On the Plant Records front, catching up with our backlog of labeling and mapping will be a major goal for all UWBG gardens and collections, specifically PCG’s NZ forest and Chilean Gateway. Mapping our collections has moved into the 21st century using sophisticated survey equipment to gather Geo-referenced points that will enable all sorts of modern applications for staff and public alike who want more information on the locations and data of our plant collections.

Center for Urban Horticulture (CUH)

The horticulturists at CUH will certainly not be any less busy or ambitious  in 2014 than those at WPA. The following projects are either underway or in the works:

  •  New plantings for the McVay stairs will include a new bench, bringing back the solar fountain from WPA and, if room allows, also incorporating a container or two.
  • Our “face” along 41st Street is undergoing a much needed “lift.” After the new fence is built, there will be opportunities for new plantings along it. Also, expect to finally see our “Welcome” signs get installed onto the long awaiting stands at both ends of our frontage.
  • Speaking of signs, the tired-looking interpretive signs in the Orin & Althea Soest Herbaceous Display Garden will be replaced shortly. Also, keep your eyes open for changes and new plantings in a few of the Soest display beds.
  • If funding comes through, the Fragrance Garden bed along NHS Hall is on the schedule for renovation this year as well.
  • Goodfellow Grove will continue to be a focus of renovation, with considerable restorative pruning and thinning beds, path and lawn improvements.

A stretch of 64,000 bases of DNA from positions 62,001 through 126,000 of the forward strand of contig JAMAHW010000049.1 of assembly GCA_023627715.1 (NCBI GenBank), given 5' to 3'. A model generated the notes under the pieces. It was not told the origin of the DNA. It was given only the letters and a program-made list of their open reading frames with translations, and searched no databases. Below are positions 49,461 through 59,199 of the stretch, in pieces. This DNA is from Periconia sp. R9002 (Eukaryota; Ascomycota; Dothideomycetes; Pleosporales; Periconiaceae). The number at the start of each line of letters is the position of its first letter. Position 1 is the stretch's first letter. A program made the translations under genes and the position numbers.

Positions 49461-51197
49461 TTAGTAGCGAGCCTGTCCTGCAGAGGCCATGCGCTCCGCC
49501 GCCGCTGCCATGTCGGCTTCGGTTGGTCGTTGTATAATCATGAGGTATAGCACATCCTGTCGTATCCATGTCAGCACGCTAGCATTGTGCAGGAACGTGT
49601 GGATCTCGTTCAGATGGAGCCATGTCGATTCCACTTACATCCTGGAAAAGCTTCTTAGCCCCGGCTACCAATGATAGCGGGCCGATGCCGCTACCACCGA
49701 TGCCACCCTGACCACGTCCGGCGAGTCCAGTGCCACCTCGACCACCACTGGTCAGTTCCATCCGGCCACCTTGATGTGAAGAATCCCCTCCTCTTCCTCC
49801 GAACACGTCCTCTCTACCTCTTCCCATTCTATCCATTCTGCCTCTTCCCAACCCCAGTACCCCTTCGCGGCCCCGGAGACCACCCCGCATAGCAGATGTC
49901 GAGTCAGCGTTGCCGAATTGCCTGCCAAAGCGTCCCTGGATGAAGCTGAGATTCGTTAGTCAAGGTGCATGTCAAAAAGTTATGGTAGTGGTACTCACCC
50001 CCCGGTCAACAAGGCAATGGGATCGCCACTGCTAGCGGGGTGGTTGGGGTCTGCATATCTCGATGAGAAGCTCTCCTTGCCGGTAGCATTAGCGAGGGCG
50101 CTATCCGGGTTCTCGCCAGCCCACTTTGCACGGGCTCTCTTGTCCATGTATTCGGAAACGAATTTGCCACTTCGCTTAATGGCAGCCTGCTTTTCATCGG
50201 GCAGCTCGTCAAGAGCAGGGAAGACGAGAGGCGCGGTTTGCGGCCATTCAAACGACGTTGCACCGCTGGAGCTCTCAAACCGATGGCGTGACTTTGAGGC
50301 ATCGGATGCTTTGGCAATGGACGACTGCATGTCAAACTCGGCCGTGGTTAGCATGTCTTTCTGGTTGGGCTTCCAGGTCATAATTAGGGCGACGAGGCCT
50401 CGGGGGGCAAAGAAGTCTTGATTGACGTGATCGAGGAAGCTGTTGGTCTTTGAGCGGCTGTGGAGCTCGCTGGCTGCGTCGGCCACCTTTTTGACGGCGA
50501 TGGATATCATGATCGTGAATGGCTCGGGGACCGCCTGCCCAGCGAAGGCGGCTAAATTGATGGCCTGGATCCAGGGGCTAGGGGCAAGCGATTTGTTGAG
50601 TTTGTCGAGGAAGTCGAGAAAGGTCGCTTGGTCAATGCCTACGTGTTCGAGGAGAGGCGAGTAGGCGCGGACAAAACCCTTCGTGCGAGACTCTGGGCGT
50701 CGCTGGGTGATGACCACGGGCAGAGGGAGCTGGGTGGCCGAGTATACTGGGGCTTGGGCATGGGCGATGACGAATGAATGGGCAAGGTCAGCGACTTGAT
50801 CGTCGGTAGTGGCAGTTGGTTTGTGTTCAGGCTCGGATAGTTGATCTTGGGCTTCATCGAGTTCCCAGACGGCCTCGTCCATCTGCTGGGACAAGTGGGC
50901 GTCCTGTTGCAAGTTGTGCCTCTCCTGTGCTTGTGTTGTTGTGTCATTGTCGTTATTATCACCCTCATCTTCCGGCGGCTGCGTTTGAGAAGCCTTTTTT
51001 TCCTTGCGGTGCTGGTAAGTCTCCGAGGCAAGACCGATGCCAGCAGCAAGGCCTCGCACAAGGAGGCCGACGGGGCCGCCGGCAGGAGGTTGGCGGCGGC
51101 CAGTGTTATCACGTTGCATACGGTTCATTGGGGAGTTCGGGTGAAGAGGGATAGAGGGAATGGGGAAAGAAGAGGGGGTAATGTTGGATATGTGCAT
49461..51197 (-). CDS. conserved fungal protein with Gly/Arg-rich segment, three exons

• Later this year, clearing of vegetation around Central pond in the Union Bay Natural Area will take place in hopes of providing more habitat for shore-birds and increasing their diversity.
Solar Fountain to return to CUH

Solar Fountain to return to CUH

As you can see, there’s plenty of work to be done by the UWBG horticulture and plant records staff in 2014. And, yes, a sigh of relief to be able to broaden our horizons beyond all-consuming capital projects for the year to focus on these smaller maintenance improvements of our established gardens, grounds  and collections.  Please stay tuned for further posts and photos on many of these exciting changes to take place in 2014 at our botanic gardens.

 

 

 

 

 

 

 

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SPRAY NOTIFICATION: Garden Loosestrife, Initial Treatments July 26 through August 9

July 26th, 2013 by UWBG Horticulturist

photo
UW Botanic Gardens has commenced its 5th and final year of the 5yr Dept. of Ecology, Garden Loostrife eradication project.

Our contractor, NW Aquatic Eco-Systems, has scheduled initial  spray applications to commence on July 26 and continue through first week of August.  There will be a final follow-up application in September.

Postings of project and current spray schedules include:

  • Waterfront Activity Center
  • UBNA kiosk
  • Slough bridge sign in E5 parking lot
  • Yesler Swamp Kiosk
  • UBNA loop trail, east-end
  • All Arboretum boat landings
  • Arboretum Waterfront Trail Entrances (Foster Island and old MOHAI )
  • D.O.T. park-n-ride lot off of 520 Lake WA Blvd exit ramp

Lysimachia vulgaris, Garden Loosestrife, a non-native wetland species is invasive in this area. State listed as a class B noxious weed, it requires control by the land manager UW Botanic Gardens as mandated by King County Noxious Weed Control Board.

Treatment includes:

  •  Approximately 5 miles of shoreline property bordering Union Bay including Foster and Marsh Islands in the Washington Park Arboretum
  • An initial and follow up spray application to occur between July 15 and October 1
  •  Both shoreline and land side application of the herbicide Habitat (imazapyr), a selective broadleaf herbicide.
    •  Non toxic to fish and their food web.
    •  No significant risk to birds or mammals

For more information about this project, please call 206-897-1642 or 206-543-8800.

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Trees Cheer for Community Volunteers!

April 30th, 2013 by UWBG Horticulturist